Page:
Recent Court of Appeals Decision Overturned. A recent Court of Appeals decision, In Re The Matter of Guardianship of Timothy A. Robbins, an Adult, Indiana Court of Appeals Case No. 18A-GU-242 (July 26, 2018), overturned a Trial Court decision that limited the funding of a special needs trust in a guardianship proceeding. Timothy suffered catastrophic injuries due to a car accident. After litigation, post-judgment mediation, and a subsequent settlement, the amount received after paying fees and the Medicaid lien, etc., was $6.75 million in a lump sum plus structured settlement payments over a period of time. The Trial Court refused to allow the entire lump sum payment to be paid into a special needs trust, and allowed only $1 million to fund the SNT, because the judge simply did not feel that it was “fair” or “right” for people to be able to qualify for Medicaid by funding special needs trusts. The court obviously exceeded the bounds of its authority, and the Court of Appeals so held. The Court of Appeals reversed and remanded with instructions to fund the full settlement, and in its decision, recited the important purpose of an SNT, which is to avoid the so-called Medicaid “spend down” in order to preserve SSI and Medicaid. The special needs trust of the type that was being funded, a so-called (d)(4)(A) “self-settled” SNT, requires the Medicaid program to be paid back following death to the extent of Medicaid benefits provided. Readers who have an interest in learning more about special needs trusts should access my previous newsletters which address various aspects of SNTs. My website, www.rkcraiglaw.com, in the “Articles and Links” section, contains a plethora of articles and commentaries, including many presentations that I have made over the years relating to special needs trusts.

     Collections Against Estates And Non-Probate Transferees.  Senate Enrolled Act 247 (SEA 247, enacted as 2018 P.L. 163), effective July 1, 2018, was the result of a decade of active communication and disagreement between the State of Indiana and its agencies and attorneys representing decedents’ estates and recipients of nonprobate transfers. A “nonprobate transfer” is an asset that passes outside of probate, such as through a revocable trust, a joint tenancy with rights of survivorship, or a pay-on-death (POD) or transfer-on-death (TOD) transfer. If a person dies, and a nonprobate transfer occurs, the asset passes outside of the estate. Indiana recognizes an augmented estate concept which allows recovery against nonprobate transfers, but there have been numerous issues to arise over the years which resulted in creditors and certain state agencies believing that they were short-changed and either did not have adequate time or did not receive adequate notice of their ability to recover against a nonprobate transfer. SEA 247 imposes a number of changes, one of which is that in the case of any decedent who is at least 55 years of age, the Estate Recovery Unit of the Office of Medicaid Policy and Planning (OMPP) of the Family and Social Services Administration will be deemed to be a “reasonably ascertainable creditor” for the purpose of notice. This means that notice must now be given to the OMPP in any such estate proceeding, and failing that, the OMPP will have a longer period of time within which to collect its possible claim. In the case of a decedent who dies and whose assets all pass without probate, then there would be no estate administration, and no notice would be given to the OMPP. In that case, if the county office of the Division of Family Resources was not notified by the decedent of the probate transfer prior to the decedent’s death, the OMPP would have to file a complaint against the nonprobate transferee within two years after death. Shorter periods of time would apply if the county office of the Division of Family Resources was notified by the decedent of the nonprobate transfer prior to death, such as in conjunction with the Medicaid application. Different rules apply to other government creditors, and different rules also apply to non-government claims against nonprobate transferees. Consequently, as a planning matter, if a nonprobate transfer has been used in conjunction with the planning process, then when an application for Medicaid is filed, that nonprobate transfer should be reported in conjunction with the Medicaid process. Confirmation of that report should be maintained in case a claim is filed later against the nonprobate transferee. Please note that one very important planning device that I use very frequently in conjunction with asset protection planning is a so-called irrevocable income-only trust (“IIOT”). While an IIOT is a nonprobate transfer arrangement, it is not subject to Medicaid claims, although the five-year look-back period will apply to assets transferred to that trust. The application of the five-year look-back period and the resulting imposition of the Medicaid penalty does not adversely affect planning with IIOTs, but the effect of such a Medicaid penalty will be taken into account as a part of the planning process.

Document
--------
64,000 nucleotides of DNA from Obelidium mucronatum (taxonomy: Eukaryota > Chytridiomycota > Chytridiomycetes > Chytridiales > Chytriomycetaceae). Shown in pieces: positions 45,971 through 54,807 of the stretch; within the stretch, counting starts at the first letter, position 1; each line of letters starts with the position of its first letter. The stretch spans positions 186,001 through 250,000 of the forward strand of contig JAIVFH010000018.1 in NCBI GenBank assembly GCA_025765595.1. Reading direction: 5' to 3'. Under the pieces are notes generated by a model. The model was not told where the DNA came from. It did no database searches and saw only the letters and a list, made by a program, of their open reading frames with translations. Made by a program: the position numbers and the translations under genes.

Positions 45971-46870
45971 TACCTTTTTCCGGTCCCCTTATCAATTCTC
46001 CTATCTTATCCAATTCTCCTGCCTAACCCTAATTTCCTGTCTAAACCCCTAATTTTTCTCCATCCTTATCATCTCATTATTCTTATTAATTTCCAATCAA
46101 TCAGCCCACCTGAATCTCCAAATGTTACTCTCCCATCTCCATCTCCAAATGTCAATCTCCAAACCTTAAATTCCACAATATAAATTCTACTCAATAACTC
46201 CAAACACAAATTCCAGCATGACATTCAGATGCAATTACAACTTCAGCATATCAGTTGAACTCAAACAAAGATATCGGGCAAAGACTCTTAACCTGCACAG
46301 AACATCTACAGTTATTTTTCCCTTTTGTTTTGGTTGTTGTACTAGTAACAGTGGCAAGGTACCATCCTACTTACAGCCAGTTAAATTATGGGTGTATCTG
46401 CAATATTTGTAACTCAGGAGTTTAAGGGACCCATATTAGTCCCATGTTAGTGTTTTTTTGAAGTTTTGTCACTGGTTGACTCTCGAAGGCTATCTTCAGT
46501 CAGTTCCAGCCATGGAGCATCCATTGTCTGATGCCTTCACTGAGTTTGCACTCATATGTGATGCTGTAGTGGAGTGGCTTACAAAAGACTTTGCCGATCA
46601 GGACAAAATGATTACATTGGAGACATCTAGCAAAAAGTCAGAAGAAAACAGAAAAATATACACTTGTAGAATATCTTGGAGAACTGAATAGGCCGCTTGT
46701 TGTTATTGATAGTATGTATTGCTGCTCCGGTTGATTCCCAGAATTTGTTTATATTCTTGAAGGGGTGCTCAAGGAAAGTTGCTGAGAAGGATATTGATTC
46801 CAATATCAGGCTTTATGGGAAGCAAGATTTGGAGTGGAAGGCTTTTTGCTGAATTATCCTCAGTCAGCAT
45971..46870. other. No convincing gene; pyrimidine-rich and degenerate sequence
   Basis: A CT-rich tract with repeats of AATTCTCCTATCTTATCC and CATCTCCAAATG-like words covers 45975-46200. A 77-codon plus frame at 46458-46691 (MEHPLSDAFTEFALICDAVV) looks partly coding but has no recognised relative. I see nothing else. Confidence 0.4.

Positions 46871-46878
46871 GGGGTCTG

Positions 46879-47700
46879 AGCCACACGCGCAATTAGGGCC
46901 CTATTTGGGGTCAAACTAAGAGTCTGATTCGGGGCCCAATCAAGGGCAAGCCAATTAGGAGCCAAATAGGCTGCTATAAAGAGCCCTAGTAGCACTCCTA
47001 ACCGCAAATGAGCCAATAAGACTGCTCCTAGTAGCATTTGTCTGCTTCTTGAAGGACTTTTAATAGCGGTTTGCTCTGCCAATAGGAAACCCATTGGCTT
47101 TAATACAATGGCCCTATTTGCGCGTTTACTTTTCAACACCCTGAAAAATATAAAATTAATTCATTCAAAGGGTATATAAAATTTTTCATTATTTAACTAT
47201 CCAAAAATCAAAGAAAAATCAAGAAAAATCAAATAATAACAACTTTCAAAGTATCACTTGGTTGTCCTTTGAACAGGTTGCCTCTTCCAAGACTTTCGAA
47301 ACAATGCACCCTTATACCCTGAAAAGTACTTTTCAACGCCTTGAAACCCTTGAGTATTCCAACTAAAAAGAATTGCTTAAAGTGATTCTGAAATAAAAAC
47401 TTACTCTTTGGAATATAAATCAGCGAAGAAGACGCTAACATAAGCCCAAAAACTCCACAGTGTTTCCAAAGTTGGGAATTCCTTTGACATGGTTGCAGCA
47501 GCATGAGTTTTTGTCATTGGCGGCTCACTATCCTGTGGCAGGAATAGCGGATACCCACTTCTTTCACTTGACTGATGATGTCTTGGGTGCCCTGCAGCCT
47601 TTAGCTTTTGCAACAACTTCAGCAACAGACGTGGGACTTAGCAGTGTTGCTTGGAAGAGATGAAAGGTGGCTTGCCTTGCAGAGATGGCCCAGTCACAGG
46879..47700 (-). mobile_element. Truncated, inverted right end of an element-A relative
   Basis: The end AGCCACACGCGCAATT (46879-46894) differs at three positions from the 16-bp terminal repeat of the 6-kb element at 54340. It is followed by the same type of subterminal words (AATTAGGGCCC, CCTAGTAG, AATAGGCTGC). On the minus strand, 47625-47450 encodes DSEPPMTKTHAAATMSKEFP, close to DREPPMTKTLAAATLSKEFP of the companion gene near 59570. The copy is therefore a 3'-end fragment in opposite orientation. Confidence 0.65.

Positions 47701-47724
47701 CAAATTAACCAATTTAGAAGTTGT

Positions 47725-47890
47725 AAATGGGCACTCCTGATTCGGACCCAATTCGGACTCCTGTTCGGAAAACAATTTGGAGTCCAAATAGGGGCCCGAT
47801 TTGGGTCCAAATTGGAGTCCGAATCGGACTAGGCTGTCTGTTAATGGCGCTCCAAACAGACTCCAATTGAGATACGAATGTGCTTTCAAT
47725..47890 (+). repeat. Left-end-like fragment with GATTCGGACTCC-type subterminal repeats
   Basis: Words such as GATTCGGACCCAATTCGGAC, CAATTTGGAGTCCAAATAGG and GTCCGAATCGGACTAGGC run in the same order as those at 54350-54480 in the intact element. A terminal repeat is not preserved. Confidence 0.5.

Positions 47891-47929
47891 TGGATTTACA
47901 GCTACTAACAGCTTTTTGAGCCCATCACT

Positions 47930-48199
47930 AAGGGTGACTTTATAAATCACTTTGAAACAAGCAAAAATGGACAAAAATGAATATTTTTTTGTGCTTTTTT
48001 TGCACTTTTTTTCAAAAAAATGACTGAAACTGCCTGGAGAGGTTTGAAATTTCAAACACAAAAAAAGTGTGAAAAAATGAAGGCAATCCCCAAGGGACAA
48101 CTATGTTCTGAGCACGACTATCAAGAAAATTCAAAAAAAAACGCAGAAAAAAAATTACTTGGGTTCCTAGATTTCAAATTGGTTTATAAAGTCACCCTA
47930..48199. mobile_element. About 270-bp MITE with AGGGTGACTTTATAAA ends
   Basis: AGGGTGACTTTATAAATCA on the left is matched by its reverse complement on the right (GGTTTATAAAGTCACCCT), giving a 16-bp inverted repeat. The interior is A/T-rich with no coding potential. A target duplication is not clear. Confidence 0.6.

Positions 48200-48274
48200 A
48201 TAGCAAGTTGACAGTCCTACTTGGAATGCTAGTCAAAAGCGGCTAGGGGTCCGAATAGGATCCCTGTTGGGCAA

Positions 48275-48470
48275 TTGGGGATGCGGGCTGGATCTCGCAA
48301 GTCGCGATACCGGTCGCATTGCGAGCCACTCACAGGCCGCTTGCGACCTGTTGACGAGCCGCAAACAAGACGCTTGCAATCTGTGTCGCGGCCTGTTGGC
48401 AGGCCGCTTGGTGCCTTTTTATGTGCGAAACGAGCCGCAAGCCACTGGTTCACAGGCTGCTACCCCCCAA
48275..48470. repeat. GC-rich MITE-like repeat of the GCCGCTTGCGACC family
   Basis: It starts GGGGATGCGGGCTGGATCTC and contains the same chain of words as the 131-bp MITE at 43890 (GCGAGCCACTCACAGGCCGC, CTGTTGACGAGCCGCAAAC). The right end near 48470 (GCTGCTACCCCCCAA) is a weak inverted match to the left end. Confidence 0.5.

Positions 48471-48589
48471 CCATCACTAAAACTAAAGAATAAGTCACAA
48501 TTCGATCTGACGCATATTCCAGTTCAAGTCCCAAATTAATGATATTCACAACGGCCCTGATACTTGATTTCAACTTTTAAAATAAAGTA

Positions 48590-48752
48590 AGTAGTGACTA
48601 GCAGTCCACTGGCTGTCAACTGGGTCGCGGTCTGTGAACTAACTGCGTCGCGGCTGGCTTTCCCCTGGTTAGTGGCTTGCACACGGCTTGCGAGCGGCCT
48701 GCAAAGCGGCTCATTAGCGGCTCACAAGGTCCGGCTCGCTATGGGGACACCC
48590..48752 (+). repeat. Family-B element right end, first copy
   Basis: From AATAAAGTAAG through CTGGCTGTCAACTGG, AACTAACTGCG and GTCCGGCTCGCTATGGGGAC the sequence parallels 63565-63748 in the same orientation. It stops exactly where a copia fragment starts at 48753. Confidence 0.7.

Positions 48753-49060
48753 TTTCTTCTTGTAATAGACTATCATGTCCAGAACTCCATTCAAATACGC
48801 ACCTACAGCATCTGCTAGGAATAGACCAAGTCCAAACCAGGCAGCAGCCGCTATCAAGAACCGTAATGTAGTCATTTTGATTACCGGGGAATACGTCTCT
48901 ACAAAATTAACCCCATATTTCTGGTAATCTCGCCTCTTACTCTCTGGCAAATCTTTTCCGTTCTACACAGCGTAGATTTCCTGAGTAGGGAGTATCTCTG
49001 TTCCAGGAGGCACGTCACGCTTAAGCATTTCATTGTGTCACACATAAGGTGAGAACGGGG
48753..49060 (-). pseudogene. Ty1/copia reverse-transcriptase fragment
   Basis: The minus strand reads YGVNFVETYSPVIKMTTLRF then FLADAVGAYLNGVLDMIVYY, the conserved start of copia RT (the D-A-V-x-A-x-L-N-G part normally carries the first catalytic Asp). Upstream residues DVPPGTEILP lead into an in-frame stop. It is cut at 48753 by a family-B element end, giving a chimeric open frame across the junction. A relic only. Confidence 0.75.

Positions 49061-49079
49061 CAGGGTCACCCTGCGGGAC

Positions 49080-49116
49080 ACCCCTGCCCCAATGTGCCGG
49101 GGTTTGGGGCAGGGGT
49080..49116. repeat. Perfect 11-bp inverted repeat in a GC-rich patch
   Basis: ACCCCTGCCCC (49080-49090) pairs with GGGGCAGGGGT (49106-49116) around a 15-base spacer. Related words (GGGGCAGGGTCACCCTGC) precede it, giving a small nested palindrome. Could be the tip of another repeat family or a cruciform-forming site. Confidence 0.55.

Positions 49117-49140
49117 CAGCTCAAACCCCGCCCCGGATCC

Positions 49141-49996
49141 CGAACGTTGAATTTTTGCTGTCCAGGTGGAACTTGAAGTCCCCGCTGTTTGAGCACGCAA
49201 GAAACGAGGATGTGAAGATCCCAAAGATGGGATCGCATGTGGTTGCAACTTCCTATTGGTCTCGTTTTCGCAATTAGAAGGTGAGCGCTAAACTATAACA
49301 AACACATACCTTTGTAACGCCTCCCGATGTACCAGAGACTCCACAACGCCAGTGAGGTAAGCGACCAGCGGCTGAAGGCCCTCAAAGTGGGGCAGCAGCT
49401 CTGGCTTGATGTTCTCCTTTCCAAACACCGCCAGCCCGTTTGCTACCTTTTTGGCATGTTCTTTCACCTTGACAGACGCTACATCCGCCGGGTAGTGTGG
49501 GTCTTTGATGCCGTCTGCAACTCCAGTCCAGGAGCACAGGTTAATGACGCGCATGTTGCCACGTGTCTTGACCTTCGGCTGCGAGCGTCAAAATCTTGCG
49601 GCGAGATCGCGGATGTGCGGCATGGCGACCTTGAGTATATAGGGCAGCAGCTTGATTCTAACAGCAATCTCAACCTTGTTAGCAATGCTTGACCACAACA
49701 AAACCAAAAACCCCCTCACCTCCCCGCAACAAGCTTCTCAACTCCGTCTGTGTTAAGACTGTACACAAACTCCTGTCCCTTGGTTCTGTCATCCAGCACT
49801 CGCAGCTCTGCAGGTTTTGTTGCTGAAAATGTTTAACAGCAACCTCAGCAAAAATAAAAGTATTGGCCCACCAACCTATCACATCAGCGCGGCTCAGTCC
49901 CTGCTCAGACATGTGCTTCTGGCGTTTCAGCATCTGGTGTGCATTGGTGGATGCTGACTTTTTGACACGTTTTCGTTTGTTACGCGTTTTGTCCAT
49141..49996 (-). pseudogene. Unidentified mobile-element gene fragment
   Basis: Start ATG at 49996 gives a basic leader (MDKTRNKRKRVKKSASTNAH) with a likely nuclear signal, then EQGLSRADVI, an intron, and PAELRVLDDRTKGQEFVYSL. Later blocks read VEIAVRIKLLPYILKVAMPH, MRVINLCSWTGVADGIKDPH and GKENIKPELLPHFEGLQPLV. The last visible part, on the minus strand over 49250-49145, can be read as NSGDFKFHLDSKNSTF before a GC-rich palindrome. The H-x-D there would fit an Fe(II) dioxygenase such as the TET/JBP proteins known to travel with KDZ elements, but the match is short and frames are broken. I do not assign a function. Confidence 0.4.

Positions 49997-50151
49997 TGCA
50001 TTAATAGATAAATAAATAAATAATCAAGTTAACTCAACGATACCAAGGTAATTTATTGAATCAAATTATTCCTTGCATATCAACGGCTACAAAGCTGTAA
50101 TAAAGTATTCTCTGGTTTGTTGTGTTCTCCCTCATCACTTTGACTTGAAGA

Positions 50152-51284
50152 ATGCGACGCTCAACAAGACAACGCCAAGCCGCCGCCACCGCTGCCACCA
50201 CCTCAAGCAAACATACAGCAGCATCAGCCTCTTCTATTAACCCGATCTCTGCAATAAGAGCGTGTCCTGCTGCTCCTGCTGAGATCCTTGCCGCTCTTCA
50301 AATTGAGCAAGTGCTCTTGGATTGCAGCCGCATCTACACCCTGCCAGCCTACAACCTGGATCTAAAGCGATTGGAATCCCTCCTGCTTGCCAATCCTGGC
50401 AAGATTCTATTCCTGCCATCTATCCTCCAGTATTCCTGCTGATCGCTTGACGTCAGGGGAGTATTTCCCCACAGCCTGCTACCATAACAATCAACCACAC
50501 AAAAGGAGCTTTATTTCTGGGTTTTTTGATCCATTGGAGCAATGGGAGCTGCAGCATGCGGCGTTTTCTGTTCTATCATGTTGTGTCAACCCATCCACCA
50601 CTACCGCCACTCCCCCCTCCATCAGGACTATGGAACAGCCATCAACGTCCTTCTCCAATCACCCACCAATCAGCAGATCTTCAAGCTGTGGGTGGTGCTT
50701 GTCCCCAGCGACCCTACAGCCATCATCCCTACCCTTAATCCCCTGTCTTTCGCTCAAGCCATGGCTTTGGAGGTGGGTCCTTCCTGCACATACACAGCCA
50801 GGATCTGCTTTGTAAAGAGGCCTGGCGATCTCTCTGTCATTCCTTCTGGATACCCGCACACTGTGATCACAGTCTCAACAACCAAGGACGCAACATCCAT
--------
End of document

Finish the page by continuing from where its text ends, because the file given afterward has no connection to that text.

Additional Information.  Future issues of this Newsletter will address other issues of current interest. Please contact my office with any questions that you might have.